Portland, Oregon's EYELIDS existed long before the actual band came to be. Friends for over two decades, principal songwriters John Moen and Chris Slusarenko had long desired to get together to write songs, “sweet melodies” paired with “bummer vibes,” which would fuse Big Star’s jangle to XTC’s melodicism, connecting the dots between the dream pop sounds of the ‘80s Paisley Underground to the homespun post-punk of the legendary Flying Nun label.
For years, Moen and Slusarenko played and wrote in the company of some of the most legendary songwriters of indie rock including Robert Pollard (Guided by Voices), Stephen Malkmus (Pavement/Jicks), Colin Meloy (The Decemberists) and Elliott Smith. In 2014 they decided that it was time to finally start writing and recording together, adding the talents of guitarist/vocalist Jonathan Drews (Sunset Valley, Damien Jurado). The end result was their thirteen song debut album, 854, which gained positive notes from A/V Club, Brooklyn Vegan, BBC6 Radio and MOJO magazine. NPR called them “Portland’s best kept secret”.
That secret was short lived. Over the course of the next two-and-a-half years, the band has issued recordings at a prolific clip: They’ve released five 7”s and a 12” EP (which was labeled “EP/single of the year” by legendary East Coast freeform radio station WFMU ). They toured in the States and overseas, as headliners and as openers for Drive-By Truckers & The Charlatans UK (after hearing 854 Charlatans leader Tim Burgess asked to release the album overseas via his O Genesis label).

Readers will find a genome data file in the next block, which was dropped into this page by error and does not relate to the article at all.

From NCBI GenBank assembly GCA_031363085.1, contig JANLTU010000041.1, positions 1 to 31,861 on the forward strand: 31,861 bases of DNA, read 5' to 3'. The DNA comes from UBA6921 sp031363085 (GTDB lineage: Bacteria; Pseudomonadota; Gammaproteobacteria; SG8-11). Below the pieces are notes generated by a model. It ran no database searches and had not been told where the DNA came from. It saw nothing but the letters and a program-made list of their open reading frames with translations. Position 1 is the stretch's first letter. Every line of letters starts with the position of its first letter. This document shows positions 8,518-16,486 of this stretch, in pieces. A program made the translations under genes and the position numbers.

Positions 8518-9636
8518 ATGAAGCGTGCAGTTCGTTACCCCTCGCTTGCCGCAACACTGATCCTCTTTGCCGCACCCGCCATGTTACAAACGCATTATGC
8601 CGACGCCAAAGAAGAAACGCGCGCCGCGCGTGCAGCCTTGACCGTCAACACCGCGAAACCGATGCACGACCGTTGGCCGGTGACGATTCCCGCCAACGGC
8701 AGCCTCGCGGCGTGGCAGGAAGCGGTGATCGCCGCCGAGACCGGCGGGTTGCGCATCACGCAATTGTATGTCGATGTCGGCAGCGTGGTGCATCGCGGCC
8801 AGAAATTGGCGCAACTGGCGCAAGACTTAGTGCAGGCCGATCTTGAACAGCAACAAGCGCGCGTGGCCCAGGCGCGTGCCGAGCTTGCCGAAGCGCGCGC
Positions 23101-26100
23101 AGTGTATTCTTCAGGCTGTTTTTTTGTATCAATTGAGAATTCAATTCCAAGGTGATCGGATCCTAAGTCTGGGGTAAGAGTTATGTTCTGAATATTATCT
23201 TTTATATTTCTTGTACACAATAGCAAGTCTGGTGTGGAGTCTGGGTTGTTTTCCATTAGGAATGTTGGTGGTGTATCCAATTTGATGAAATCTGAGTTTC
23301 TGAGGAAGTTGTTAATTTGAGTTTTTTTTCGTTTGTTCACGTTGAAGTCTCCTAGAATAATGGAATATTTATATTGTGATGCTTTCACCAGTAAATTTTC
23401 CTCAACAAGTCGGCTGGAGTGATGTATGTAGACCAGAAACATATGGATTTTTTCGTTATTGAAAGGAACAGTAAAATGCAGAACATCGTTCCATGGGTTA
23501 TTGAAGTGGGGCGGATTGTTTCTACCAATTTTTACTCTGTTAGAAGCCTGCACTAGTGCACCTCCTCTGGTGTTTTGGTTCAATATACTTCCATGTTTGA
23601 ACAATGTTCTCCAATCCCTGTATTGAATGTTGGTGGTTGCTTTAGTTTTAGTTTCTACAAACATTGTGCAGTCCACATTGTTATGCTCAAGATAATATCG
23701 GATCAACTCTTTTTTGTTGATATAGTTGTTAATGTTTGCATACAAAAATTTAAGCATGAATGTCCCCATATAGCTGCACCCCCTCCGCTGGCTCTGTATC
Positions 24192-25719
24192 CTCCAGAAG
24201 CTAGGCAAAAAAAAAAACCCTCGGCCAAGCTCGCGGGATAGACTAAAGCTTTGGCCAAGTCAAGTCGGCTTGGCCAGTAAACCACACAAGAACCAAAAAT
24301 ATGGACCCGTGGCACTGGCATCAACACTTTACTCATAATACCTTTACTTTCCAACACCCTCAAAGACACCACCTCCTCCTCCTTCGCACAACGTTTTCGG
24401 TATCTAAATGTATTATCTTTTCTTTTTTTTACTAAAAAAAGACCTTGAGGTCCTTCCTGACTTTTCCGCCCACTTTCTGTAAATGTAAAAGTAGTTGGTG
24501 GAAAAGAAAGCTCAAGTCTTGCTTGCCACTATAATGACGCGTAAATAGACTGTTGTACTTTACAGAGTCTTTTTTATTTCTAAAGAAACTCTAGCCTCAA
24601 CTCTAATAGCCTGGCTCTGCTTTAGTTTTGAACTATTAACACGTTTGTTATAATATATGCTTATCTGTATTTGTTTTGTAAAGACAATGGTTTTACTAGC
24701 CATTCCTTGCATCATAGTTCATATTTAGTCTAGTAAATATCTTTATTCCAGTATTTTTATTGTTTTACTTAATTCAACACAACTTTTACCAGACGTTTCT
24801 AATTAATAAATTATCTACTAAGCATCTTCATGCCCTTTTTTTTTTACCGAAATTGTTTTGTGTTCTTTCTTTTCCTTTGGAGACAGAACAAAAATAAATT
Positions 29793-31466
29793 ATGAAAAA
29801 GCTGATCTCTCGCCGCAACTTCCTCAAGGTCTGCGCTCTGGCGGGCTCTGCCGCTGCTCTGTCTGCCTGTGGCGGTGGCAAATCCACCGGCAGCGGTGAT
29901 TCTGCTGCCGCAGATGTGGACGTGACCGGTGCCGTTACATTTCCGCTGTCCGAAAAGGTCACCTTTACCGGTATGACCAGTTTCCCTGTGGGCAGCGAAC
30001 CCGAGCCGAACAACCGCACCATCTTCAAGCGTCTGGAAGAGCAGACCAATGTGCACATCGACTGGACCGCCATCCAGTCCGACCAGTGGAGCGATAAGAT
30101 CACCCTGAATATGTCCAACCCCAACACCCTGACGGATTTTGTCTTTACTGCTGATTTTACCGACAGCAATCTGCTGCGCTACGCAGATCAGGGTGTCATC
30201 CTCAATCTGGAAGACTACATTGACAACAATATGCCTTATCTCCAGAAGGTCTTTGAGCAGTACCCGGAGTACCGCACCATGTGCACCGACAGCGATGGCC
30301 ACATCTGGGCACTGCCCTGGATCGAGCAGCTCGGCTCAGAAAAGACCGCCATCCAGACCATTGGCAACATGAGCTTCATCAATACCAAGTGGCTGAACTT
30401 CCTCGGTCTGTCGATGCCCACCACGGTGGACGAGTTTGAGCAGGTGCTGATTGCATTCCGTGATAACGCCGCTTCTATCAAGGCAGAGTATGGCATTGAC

“With the first album we quickly realized that we were not just a studio project but a band, that wanted to play these songs live,” Slusarenko says. Eyelids wasted no time enlisting Paul Pulvirenti (No. 2, Elliott Smith) and Jim Talstra (The Minus 5, Dharma Bums) as their rhythm section. The band’s live action led directly to the band’s new album, or. “We wanted to make the second album with all five of us from the beginning and it was pretty exciting to see that come to full bloom,” Slusarenko says.
With or, the band’s second full-length LP, Eyelids has created their most emotional record yet. Produced by Peter Buck of R.E.M. and mixed by Thom Monahan (Peter, Bjorn and John, Devandra Banhart, Fruit Bats), or is liberally sprinkled with the hooks, melodies, and charming wordplay that make a certain kind of rock & roll fan fall madly in love with an LP. It’s all evident in the opening song, “Slow It Goes” — is that a play on Vonnegut or Nick Lowe? Somehow both feel appropriate — the kind of classic easily slotted between Superchunk and the Raspberries on a mixtape, locked and loaded with a perfectly winsome expression of angst: “She says, ‘If I can keep from sighing, why can’t you?’” From there, the sequence dives deeper and deeper into Slusarenko and Moen’s love of underground pop: listen to those sparkling “Starry Eyes”-worthy guitars on “Falling Eyes,” the psychedelic swirl of “My Caved In Mind,” and the Dream Syndicate mysticism of “Tell Me You Know.”
or is the sound of a band realizing its potential, of old friends connecting creatively and sonically, creating exuberant, nuanced, pop music.